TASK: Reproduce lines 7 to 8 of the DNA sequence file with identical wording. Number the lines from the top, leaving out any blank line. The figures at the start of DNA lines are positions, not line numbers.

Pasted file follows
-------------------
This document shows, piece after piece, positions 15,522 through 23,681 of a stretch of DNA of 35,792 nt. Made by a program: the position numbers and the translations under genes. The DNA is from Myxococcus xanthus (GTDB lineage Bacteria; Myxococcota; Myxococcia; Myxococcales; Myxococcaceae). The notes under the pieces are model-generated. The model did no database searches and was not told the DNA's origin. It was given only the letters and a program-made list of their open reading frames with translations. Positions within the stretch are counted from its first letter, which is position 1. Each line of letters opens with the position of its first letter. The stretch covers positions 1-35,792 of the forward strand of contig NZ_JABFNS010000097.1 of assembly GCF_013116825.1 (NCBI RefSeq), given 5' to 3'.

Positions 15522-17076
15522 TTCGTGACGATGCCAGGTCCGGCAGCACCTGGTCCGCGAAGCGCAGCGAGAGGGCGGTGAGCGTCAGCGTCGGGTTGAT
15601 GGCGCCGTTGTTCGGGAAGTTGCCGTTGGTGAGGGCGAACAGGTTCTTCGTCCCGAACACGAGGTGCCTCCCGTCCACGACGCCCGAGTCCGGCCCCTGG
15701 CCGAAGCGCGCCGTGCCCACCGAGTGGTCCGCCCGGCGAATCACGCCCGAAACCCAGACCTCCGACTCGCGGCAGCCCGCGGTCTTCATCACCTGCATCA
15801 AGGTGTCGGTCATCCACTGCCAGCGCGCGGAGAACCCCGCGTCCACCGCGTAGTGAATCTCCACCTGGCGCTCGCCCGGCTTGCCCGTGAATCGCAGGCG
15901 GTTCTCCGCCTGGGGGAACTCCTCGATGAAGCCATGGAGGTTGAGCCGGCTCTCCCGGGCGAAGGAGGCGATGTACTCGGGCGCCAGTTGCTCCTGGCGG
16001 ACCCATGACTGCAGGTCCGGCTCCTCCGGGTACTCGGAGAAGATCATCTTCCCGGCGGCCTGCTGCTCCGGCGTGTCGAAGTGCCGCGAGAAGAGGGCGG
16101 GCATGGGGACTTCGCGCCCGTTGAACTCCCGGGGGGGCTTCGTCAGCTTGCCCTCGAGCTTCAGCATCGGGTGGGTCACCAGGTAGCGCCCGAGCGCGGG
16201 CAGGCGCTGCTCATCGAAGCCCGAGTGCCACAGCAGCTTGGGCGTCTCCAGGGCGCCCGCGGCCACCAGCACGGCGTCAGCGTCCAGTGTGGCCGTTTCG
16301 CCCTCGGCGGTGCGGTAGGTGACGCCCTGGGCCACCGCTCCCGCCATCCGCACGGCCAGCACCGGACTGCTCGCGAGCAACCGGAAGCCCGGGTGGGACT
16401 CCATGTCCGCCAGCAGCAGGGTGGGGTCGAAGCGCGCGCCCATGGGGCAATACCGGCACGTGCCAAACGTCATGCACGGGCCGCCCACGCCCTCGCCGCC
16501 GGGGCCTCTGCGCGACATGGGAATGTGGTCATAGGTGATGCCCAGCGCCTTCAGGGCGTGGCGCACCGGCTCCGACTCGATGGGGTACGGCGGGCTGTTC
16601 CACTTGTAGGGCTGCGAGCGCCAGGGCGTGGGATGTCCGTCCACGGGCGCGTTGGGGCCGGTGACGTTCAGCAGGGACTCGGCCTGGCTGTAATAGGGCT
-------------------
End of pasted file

15901 GTTCTCCGCCTGGGGGAACTCCTCGATGAAGCCATGGAGGTTGAGCCGGCTCTCCCGGGCGAAGGAGGCGATGTACTCGGGCGCCAGTTGCTCCTGGCGG
16001 ACCCATGACTGCAGGTCCGGCTCCTCCGGGTACTCGGAGAAGATCATCTTCCCGGCGGCCTGCTGCTCCGGCGTGTCGAAGTGCCGCGAGAAGAGGGCGG